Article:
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Rosewater (The Wormwood Trilogy)
by Tade Thompson

Reviewed by Galen Strickland

Rosewater / The Rosewater Insurrection / The Rosewater Redemption

I'm still not sure if the first book in this trilogy is eligible for awards consideration next year. Orbit published a new paperback edition of Rosewater in September, but I don't know if it has been edited from the first printing by Apex in 2016. The earlier edition was a finalist for the John W. Campbell Memorial Award last year, and it won the inaugural Nommo Award from the African Speculative Fiction Society. It has been showing up on multiple "Best of 2018" lists over the past month or so. Whether it is eligible or not, it is still highly recommended, and I'm looking forward to reading the second book which comes out in March. A third title has been announced, but not its publication date. The series has the collective title of The Wormwood Trilogy, but I decided to use the first book's title in the URL for this page, since the others will also include that in their titles.

I feel the need to re-read it right away, both because it is so good, but also parts were confusing. It's possible my explanations will be confusing too, because I need to refrain from spoilers as much as possible. It is written in first person, but due to the nature of the narrator, you can't always assume what he describes is part of his own history of consciousness. Kaaro is a "sensitive," which in some ways is like being psychic, but in other ways different from what you might think that term means. I am sure I got the gist of the plot, but there were times I was mixed up about which timeline the action was taking place. There are three main timelines tracked, plus mentions of previous events even further in the past. It begins in 2066, in Rosewater, Nigeria, but we also get flashbacks to Lagos in 2032, and several points in between, and not every shift in perspective follows those events in a chronological order. You have to pay attention to the chapter headings, which identify the year and location.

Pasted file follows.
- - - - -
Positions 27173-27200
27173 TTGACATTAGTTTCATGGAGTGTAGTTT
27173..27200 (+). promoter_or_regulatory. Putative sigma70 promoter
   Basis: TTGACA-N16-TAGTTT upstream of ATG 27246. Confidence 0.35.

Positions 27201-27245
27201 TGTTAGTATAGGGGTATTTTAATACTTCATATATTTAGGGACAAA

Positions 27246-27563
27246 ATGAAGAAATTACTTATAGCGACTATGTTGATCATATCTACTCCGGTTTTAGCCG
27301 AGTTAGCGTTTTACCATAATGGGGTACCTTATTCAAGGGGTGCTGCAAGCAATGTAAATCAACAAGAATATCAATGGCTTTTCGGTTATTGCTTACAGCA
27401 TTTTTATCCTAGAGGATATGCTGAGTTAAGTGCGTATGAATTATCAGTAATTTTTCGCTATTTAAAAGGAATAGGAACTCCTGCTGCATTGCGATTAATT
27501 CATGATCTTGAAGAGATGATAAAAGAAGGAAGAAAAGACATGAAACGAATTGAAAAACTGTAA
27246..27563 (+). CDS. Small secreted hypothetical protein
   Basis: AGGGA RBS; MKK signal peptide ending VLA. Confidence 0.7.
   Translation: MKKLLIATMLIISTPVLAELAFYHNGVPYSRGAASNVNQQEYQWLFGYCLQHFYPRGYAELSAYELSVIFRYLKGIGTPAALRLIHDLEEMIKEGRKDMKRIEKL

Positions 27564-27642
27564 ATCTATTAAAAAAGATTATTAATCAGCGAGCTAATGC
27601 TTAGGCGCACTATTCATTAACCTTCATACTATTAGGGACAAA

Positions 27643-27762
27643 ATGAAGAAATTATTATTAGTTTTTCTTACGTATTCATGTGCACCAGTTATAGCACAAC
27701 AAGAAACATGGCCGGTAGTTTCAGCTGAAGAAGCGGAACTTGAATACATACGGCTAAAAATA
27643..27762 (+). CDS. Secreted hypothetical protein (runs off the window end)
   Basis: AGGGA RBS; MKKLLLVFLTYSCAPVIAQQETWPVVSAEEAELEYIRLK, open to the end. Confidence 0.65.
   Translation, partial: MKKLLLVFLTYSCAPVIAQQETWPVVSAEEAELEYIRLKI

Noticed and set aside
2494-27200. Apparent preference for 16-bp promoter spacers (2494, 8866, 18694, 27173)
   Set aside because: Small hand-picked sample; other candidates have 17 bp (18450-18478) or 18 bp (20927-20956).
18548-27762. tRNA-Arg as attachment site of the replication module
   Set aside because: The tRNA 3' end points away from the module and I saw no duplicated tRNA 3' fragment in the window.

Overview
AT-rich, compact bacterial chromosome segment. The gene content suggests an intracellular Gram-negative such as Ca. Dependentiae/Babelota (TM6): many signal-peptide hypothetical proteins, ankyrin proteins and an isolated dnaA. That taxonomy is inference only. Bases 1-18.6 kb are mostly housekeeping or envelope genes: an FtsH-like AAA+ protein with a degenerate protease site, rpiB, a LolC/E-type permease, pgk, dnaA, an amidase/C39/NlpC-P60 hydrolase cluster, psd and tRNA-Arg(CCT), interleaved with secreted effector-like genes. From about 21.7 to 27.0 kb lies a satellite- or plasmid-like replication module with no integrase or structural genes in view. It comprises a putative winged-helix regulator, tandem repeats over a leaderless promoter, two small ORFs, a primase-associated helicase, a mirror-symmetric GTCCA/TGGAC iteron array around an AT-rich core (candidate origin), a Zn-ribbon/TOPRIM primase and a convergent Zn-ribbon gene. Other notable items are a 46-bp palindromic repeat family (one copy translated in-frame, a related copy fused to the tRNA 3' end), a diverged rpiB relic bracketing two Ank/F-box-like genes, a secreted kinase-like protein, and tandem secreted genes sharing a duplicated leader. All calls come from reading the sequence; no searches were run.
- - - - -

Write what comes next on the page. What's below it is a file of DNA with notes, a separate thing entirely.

In his teen years, and beyond, Kaaro was a thief. He never thought of his ability as "mind reading," but he was always able to perceive things other people thought of as valuable, and where those items were hidden. He was quite successful for many years...until he stole from his mother. Vigilante justice was common in Nigeria, and when his mother called for neighbors to catch Kaaro he was forced to run, and in doing so he encountered a couple of other men who shared his mental ability. They help him understand and perfect the gift, which brings him to the attention of another man, not a sensitive himself, but one who knew how to capitalize on Kaaro's talents. That in turn led Kaaro to come to the attention of S45, a Nigerian intelligence operation. They had been training other sensitives, whom they refer to as "finders." Kaaro advances in training to the point he is considered their most valuable asset, all the while feeling uncomfortable about his assignments, most of which are interrogations of suspects. He is never in the room with them, but can still read them. Even when he is not present for their more overt torture, he knows about it since the effects linger in the suspects' minds. At times, it is also difficult for him to disassociate himself from things he learns from his interrogations, such as the pain of loss the victims feel.